• Shirley says:

      We certainly didn’t retire with a million dollars backed up, but with about half that amount and no debt.

      Our home and cars are free and clear and in good condition. Our health ins ($150 each per month) covers the bulk of our medical expenses. We have everything we need and I can’t think of anything that either of us want and don’t have. Our biggest expense right now is gasoline. 😉

      We are reasonably frugal, probably as much from habit as need. We have no trouble at all living on SS and the distributions of his retirement plan and my IRA. Our standard of living has not changed since retirement, but our enjoyment of life has at least doubled and we both wake up smiling every day.

      Fifty years of intelligent investing and hard work and many life lessons has brought us to this point, and every bit of it was worth it.

  4. The comment from billsnider makes my point but I’ll add that most people saving for retirement make the mistake that planning is completely a financial endeavor.

    In Mitch Anthony’s book, The New RetireMentality, he cites retirees as saying that their lives in retirement are shaped by meaning and purpose.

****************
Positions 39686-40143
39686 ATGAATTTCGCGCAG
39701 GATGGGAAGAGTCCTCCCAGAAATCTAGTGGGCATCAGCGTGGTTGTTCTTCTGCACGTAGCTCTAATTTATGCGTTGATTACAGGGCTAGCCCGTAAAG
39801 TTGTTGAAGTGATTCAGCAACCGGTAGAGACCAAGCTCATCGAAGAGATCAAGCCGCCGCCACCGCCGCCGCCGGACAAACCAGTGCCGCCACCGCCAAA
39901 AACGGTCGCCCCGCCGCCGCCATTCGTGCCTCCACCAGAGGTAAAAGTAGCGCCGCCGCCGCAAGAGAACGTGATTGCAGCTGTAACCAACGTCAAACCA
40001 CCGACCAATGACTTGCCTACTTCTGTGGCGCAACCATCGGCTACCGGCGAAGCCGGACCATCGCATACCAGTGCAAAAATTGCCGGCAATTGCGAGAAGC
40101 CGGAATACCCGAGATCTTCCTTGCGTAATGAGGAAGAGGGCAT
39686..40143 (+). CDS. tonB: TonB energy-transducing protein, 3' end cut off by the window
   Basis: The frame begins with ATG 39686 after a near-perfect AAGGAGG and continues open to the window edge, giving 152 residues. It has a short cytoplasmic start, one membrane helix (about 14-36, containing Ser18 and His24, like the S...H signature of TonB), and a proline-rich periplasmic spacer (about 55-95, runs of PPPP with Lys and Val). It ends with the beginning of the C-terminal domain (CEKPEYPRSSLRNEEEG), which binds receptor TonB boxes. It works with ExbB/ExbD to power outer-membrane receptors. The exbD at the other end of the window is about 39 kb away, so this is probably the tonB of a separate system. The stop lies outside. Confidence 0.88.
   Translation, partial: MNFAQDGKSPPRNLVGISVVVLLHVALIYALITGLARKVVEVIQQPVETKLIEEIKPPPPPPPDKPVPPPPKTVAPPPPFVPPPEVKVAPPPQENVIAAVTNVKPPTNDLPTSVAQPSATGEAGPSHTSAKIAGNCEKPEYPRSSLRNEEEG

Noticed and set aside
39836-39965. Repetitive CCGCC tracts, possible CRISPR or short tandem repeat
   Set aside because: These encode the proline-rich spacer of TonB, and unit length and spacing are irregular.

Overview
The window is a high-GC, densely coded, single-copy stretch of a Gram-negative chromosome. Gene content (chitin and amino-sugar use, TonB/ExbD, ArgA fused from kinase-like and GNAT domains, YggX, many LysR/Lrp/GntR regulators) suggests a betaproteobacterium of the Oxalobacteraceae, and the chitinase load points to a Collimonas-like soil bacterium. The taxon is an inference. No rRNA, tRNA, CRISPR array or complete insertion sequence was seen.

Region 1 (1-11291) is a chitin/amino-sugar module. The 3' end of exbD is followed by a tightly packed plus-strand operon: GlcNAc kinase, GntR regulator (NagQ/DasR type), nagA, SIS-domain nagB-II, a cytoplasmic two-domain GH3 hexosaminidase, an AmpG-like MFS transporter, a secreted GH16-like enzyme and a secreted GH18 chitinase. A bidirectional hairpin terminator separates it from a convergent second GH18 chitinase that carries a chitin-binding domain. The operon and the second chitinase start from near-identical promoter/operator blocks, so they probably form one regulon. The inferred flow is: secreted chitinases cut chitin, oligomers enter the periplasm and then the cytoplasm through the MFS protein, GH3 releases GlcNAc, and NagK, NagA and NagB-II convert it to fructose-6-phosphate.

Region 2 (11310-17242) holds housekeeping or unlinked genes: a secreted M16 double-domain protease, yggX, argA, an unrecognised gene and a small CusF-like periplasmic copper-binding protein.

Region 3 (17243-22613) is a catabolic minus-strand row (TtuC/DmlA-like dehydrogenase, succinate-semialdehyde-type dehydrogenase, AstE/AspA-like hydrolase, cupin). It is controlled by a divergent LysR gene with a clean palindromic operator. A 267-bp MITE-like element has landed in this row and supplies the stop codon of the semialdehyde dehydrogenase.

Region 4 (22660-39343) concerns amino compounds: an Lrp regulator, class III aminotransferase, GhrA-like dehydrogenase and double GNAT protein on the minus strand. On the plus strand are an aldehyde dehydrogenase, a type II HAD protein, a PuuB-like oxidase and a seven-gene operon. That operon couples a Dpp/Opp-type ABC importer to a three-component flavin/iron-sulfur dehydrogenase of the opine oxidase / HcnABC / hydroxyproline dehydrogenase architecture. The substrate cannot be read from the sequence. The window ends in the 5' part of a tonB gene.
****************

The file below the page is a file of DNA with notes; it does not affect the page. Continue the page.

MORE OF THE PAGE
Talk all you want about diligent saving practices and investment strategies but finding a life of meaning and purpose, while focusing on mental and physical health, is much more important.

    • The only problem is, in most cases, people require an income stream to support their desired lifestyle or life’s purpose. These are the brutal facts. Unfortunately, a pension doesn’t cut it. However, one can be healthy, live on a pension, have a purpose and be completely content with life. It’s all relative.

      • Strebkr says:

        “desired lifestyle” Thats the key. Most people dream about things they never did when they were working. You aren’t going to retire on a yacht sailing around the world all of the sudden.

  5. Jan says:

    One of the things that we can consider is a pension. We only have about $450,000 in savings/ $450000 in housing—but we live on our $40,000 pension. We have no debt at all. We have not touched our savings yet. It makes a HUGE difference. The $1,000,000 65-75 year old was usually the self employed in my world.
    We are early retired (53/60) and doing fine.
    I am a bit concerned about the “transient inflation”. It certainly does not meet up with my ability to make money off of my savings!

  6. skylog says:

    i am “on the right path,” but i do need to work a little harder if i truly want to be safe and enjoy life to the level i hope to upon retirement. of course, all of this depends on the so many unknowns of the future. that said, i can only do my part and hope the “black swans” are few and far between.